By Robert Croan
There’s no getting around it. Beethoven’s string quartets are tough stuff: monuments of Western music, worth the effort to unravel their joys and depths and mysteries, but really tough stuff. They’re tough on the ears, on the intellect and on the psyche.
Throughout his life, the iconic and complex composer sketched his musical thoughts first in his 32 piano sonatas, giving them their ultimate overt expression in his nine symphonies, but it was in his 16 string quartets that he distilled his ideas, something akin to assembling the intricate workings of a fine Swiss watch.
Prefacing the Danish String Quartet’s superb performance April 14 at the Broward Center, violist Asbjorn Nørgaard cannily encapsulated the three periods into which musicologists divide Beethoven’s output, giving the audience an inkling of what to expect. The program comprised one work from each period: the gentle but not quite conventional Op. 18, No. 3,
Beethoven’s first work in the genre (don’t go by the opus numbers, which were assigned by early publishers); the romantic Quartet No. 7 (Op. 59, No. 1), representing the start of his so-called middle period; and the thorny, dense Quartet No. 14 (Op. 131) – next-to-last in order of composition and the most abstract and inscrutable of all.
The Danish String Quartet – Nørgaard, along with violinists Frederik Øland and Rune Tonsgaard Sørensen, and cellist Fredrik Schøyen Sjolin – exuded energy and exuberance, which they launched with incisive rhythms and unanimity of intent, tempered by svelte tone and when called for, seamless legato. These qualities were in evidence in Op. 18, No. 3, though with less variety of tonal color than the ensemble would provide later on.
The opening movement was appropriately lyrical, its songful elements carrying over into a serene reading of the florid melodies in the following Andante. But even this sunny early opus has its craggy moments, such as the change of mood at the recapitulation of the opening theme, in the present reading perhaps a little too glossy and under-defined.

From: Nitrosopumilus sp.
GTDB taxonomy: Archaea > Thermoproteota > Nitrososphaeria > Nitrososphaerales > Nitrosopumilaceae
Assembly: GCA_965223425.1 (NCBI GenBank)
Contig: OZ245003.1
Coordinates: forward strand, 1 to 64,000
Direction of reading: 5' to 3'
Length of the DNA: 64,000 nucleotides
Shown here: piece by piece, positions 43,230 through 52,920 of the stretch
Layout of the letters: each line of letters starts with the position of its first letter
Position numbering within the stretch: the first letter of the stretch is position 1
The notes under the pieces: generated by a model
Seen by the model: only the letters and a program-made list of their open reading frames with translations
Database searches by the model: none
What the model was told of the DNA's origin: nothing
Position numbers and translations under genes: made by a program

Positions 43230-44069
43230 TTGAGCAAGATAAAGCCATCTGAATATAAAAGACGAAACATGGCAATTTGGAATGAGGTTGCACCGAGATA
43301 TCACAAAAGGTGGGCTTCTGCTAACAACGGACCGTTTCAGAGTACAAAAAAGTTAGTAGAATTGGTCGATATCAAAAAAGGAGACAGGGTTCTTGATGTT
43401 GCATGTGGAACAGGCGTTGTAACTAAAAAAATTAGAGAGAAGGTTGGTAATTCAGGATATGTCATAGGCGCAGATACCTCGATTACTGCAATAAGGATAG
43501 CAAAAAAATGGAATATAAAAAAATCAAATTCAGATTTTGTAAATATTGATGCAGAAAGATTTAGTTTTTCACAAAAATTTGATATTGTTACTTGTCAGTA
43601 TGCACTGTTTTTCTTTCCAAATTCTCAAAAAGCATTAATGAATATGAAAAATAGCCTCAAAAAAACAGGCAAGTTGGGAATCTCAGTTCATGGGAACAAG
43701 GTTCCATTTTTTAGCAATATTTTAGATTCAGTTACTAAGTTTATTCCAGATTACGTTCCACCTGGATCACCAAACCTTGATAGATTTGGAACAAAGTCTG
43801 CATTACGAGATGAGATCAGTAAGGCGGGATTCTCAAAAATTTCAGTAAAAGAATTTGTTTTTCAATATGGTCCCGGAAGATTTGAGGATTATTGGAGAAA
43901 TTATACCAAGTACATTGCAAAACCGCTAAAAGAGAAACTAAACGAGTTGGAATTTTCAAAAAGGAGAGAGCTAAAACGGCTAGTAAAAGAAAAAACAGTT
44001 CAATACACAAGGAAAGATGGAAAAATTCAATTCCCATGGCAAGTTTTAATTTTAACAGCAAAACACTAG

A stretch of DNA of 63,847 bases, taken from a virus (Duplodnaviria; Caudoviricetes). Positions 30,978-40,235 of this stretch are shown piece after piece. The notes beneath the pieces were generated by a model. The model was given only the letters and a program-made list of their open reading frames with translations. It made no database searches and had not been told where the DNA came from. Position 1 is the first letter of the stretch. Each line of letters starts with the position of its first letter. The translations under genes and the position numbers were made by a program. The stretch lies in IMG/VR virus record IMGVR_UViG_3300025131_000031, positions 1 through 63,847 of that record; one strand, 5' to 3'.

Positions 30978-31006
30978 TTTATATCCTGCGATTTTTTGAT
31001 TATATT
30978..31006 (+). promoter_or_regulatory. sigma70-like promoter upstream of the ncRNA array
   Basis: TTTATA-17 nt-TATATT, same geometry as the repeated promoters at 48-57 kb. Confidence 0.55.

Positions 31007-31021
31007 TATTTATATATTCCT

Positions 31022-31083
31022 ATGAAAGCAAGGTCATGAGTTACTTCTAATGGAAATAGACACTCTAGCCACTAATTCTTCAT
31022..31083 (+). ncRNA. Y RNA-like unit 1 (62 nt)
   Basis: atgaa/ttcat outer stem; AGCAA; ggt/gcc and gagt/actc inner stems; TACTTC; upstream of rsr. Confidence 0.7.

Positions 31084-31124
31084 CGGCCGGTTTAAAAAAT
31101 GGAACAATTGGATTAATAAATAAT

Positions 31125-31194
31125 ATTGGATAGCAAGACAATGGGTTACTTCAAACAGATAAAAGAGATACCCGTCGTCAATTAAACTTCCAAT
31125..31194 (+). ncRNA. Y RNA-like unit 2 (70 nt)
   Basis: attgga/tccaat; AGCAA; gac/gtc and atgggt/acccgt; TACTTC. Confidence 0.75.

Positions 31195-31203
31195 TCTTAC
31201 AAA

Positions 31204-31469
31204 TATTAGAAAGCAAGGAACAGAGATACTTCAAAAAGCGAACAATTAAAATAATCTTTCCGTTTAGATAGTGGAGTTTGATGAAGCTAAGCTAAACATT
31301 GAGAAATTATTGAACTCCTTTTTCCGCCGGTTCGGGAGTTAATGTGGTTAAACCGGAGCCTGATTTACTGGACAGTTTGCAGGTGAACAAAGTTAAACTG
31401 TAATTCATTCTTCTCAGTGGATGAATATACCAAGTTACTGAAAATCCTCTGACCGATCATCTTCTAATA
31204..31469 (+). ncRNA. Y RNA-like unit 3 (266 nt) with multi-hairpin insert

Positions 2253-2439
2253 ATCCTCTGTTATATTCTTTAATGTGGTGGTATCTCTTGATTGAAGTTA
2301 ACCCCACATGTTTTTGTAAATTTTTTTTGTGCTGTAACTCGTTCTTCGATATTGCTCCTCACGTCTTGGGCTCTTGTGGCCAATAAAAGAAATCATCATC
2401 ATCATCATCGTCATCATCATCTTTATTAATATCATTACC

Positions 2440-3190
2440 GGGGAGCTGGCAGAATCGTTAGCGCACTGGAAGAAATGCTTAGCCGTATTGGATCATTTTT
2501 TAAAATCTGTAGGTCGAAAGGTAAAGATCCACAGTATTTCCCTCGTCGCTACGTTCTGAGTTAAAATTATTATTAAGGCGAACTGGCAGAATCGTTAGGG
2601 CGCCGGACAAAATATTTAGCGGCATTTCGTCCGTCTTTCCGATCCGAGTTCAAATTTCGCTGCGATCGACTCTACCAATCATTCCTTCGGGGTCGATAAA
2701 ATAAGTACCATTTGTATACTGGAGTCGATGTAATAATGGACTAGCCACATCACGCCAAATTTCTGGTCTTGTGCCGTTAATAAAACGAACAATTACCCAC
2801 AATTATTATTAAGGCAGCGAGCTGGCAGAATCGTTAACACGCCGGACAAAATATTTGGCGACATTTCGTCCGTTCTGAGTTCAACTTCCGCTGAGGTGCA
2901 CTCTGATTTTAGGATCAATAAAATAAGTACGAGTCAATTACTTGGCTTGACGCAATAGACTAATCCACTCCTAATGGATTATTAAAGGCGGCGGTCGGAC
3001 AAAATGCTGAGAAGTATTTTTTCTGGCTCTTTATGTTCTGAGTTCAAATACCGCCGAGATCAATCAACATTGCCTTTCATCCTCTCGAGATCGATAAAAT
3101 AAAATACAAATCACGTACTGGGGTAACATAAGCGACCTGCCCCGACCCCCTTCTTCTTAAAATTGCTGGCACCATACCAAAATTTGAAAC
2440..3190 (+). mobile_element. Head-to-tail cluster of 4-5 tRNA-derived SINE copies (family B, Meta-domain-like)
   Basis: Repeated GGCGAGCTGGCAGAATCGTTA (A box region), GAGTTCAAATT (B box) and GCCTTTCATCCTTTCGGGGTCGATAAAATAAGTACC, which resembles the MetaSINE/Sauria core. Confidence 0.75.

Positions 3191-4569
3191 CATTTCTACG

It was in the Presto finale that the performance came to life with a sense of communal fun at executing the kinetic gigue rhythms of the principal theme. Here, Beethoven was ahead of his time in giving more importance to the closing movement, and the players conveyed well the underlying ferment amid the merriment.
Quartet No. 7, the first of the three “Razumovsky” quartets dedicated to the Russian Count and ambassador to Vienna who commissioned them, is a chamber music counterpart to the Eroica Symphony: dramatic yet comforting, in the style most familiarly associated with this composer. Norwegian cellist Sjolin (the only non-Danish native among the quartet) set the tone with a sturdy statement of the opening theme, establishing his instrument as a crucial protagonist in this work. This was even more evident in the heartfelt Adagio later on, where the timbre of his cello rivaled the violins in exchanging motifs and melodies. The playing throughout was sturdy and secure, the Russian folk tune that pervades the last movement a delicious romp for all four instruments.
By the time Beethoven composed his last five quartets, he was totally deaf, hearing music only in his mind’s ear. The rugged, interrupted fugue that opens the Quartet No. 14 exemplifies the struggle and frustration that abound in this 35-minute work – seven connected movements that demand of the listener complete concentration and cerebral surrender. A Beethoven fugue is different from a Bach fugue: more dramatic and dynamic, and harmonically wandering.
The players enunciated the contrapuntal lines with clarity and confidence, morphing glibly into the sonata-allegro that follows. The crux of this quartet is a long series of variations, a relatively simple theme that the composer constructs, deconstructs and reconstructs in manifold permutations. The performers succeeded admirably in the enormously demanding task of creating a different mood and meaning for each segment.
The seventh movement sums up the entire contents of the work – and in a way of all the late quartets – in a disjunct rhythmic motif, related to the opening fugue (which, in turn was related to the Grosse Fuge composed as a finale for Beethoven’s preceding quartet). It was not just the big moments that stood out. The ensemble excelled in executing transitions with subtle inflection. If there was any question that the Danish ensemble is one of today’s foremost string quartets, the way the group delivered this score put any doubts to rest. This was consummate artistry and understanding of some of the most difficult challenges in the entire classical music canon.